• Make fruits and vegetables fun to eat by creating a funny food face. 
  • Teach by example, your child is learning how to eat a variety of fruits and vegetables by watching you.
  • Eat meals together as a family.
  • Surprise your child by letting her pick out fruits and vegetables at the grocery store. Encourage him to pick ones with bright colors, these are the ones highest in vitamins.
  • Remind your child to eat fruit by keeping a bowl of fresh fruit on the counter or in the fridge.
  • Invite your child to help with planning and preparing meals.

Healthy snack ideas:

  • Apple or banana with peanut butter
  • Whole grain crackers with cheese and cucumbers
  • Nuts and raisins (or other dried fruit)
  • Cheese quesadilla and tomatoes
  • Vegetable sticks or whole wheat pita with hummus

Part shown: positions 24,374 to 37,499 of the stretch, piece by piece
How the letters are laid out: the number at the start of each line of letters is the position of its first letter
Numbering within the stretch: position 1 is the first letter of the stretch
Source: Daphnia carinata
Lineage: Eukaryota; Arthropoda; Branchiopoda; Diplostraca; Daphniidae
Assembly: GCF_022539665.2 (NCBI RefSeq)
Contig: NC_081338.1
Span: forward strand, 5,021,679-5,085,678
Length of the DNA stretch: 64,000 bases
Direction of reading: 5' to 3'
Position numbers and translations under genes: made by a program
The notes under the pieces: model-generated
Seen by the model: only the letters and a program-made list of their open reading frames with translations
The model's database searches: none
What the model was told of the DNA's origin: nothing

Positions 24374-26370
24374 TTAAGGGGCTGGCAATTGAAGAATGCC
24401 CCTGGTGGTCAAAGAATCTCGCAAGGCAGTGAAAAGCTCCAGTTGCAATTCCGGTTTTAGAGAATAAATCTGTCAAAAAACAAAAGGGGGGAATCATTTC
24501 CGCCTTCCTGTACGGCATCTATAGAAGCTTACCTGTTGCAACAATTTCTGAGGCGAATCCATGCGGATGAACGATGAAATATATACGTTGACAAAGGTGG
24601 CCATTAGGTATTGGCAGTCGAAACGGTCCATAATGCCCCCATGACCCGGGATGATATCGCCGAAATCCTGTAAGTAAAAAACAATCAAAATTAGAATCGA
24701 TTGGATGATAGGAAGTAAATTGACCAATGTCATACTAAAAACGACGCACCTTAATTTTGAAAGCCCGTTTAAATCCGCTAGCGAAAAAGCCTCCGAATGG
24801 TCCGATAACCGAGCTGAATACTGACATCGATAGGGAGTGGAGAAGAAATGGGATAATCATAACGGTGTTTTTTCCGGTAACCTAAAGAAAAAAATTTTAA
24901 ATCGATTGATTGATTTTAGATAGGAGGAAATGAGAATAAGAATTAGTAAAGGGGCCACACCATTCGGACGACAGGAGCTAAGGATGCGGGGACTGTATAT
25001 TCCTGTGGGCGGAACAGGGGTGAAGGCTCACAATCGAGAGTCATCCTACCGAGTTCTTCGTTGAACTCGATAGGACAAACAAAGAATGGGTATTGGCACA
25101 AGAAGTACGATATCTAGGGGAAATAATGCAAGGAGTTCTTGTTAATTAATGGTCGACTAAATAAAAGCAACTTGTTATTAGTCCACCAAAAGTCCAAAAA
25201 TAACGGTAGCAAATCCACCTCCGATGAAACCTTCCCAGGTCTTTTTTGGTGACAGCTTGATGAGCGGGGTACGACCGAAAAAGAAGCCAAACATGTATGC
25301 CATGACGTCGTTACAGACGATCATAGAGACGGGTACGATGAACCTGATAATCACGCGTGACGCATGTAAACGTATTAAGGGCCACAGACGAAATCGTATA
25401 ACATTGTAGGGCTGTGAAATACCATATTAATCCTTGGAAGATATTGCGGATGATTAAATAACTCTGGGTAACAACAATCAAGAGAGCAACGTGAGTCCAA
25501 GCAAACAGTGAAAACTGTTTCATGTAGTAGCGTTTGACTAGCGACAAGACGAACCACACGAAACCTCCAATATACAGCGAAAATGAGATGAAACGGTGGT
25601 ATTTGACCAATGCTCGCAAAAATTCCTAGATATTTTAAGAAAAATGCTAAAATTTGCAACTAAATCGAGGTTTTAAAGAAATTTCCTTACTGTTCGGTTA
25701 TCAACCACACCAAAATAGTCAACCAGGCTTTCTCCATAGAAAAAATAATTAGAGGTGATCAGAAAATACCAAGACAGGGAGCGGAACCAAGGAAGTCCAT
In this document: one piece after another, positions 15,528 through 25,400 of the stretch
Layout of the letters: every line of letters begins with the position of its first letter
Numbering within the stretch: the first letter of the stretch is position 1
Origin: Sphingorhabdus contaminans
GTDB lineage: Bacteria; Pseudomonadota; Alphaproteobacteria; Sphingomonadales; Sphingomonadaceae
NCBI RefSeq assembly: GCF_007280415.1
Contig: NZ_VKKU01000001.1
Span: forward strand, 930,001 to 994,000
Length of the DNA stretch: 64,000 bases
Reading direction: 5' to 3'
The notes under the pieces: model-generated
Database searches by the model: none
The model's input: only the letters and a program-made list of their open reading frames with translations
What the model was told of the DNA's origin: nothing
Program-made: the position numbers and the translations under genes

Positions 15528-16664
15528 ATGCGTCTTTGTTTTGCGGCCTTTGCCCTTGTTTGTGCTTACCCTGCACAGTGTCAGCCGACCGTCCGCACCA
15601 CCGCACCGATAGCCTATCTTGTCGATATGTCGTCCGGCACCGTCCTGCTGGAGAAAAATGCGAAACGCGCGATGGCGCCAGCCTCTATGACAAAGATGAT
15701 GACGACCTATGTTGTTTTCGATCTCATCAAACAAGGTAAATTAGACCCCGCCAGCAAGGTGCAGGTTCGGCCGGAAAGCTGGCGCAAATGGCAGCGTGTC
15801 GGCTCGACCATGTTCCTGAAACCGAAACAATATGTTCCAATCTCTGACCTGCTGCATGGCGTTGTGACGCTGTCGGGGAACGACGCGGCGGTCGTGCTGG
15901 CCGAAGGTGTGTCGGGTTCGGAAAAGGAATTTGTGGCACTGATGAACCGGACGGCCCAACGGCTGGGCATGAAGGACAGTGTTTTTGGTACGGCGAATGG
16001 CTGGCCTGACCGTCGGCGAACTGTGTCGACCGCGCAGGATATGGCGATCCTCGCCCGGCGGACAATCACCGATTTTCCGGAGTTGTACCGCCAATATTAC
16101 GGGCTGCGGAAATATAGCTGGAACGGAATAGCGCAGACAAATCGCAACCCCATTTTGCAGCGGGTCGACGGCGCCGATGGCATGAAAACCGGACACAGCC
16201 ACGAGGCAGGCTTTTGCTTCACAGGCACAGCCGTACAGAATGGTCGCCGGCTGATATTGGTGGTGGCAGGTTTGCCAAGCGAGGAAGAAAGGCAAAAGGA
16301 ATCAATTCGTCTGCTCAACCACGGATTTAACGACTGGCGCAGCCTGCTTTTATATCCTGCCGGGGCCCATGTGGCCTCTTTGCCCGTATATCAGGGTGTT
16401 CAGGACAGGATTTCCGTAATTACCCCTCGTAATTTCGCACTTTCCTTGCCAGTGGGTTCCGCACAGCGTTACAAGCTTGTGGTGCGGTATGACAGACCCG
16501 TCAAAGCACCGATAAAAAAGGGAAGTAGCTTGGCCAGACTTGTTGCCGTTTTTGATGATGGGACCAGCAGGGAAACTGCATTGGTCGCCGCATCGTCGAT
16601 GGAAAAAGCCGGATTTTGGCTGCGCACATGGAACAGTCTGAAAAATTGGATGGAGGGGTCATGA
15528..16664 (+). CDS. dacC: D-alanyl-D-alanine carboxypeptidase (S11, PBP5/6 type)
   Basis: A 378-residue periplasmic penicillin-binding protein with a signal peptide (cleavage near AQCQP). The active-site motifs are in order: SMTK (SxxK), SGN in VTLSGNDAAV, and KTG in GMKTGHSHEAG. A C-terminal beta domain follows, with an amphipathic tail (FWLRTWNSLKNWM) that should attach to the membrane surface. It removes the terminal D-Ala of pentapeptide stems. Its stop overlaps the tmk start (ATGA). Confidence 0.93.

• Yogurt with berries
  • Hard-boiled egg and carrots
  • Applesauce

Nutrition resources:

2 hours or less of recreational screen time

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TV, interactive video games and the Internet can be good sources of education and entertainments for children, but too much screen time can easily lead to unhealthy side effects. Keep track of your child’s recreational screen time and limit it to two hours or less per day.


Try the following to help your family cut back on screen time:

  • Create a family media plan to help avoid daily battles around screen time. 
  • Turn off the TV during meal and snack time, to encourage healthy social and eating habits.
  • Teach by example, reduce your screen time (including time on your phone) when your children are present.
  • Don’t allow children to watch TV while doing homework.
  • Keep TVs, iPads, phones and other screens out of the bedroom.
  • For a good night’s sleep, avoid screen time one hour before bedtime. Children need nine or more hours of sleep each night.
  • Treat screen time as a privilege that kids earn, not a right they are entitled to.